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PRINCIPLE NO. 9-

COMMUNICATE WITH THE FOUNDRY

It may seem an admission of defeat to again suggest, after all the casting design principles described previously, that the designer should confer with the foundryman before finalizing his plans. However, this suggestion constitutes the last principle of designing castings in Ductile Iron.

No designer will be an expert foundryman after having read the brief fundamentals of the casting process and the particulars pertaining to Ductile Iron. Following these fundamentals will hopefully assist in avoiding major design errors. Deciding on fine details of potentially large significance in economy and

performance requires a more profound understanding of both the casting process and the particular foundry involved.

The best time to meet with the foundryman is during the design of the "raw" or "ideal" part. The foundry will be anxious to cooperate in determining whether or not any modifications are needed to facilitate casting production. The suggested modifications will not necessarily be acceptable to the designer, but both sides will most certainly gain from the communication. The foundryman will also be pleased to show you his foundry in operation, the capabilities of his molding line and his core making facilities. You may be able to see some good examples of castings similar to your design.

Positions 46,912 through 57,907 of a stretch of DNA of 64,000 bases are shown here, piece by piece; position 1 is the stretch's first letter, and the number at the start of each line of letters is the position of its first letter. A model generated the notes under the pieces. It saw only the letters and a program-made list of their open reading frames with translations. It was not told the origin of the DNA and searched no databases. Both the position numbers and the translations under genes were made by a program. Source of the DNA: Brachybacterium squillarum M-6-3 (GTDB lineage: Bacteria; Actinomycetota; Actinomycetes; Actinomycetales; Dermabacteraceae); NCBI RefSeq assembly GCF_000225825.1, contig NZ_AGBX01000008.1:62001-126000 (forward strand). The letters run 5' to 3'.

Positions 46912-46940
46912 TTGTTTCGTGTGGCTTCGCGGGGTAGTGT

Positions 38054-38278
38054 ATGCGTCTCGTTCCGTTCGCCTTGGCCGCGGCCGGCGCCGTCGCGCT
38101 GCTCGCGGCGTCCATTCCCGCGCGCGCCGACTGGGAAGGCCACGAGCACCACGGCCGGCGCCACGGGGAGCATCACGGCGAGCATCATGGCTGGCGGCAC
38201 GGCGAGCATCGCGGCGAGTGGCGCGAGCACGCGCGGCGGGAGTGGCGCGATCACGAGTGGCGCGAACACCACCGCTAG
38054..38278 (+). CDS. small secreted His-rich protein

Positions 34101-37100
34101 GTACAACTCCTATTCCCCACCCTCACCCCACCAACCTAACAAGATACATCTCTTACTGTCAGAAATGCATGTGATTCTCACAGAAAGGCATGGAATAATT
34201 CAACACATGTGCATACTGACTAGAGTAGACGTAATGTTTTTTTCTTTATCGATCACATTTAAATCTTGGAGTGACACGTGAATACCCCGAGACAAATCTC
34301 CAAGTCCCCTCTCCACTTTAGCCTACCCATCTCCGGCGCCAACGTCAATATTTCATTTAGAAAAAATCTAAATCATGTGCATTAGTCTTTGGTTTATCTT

COURTESY: PONTIAC MOTOR DIVISION, GENERAL MOTOR CORP.

Redesigned automobile crankshaft, used in the Pontiac 2.5 liter L4 engine. According to the designers, the new nodular (ductile) iron casting is 10 lbs. or 23% lighter than the one it replaced. This was accomplished without sacrificing the crankshaft's durability or integrity.

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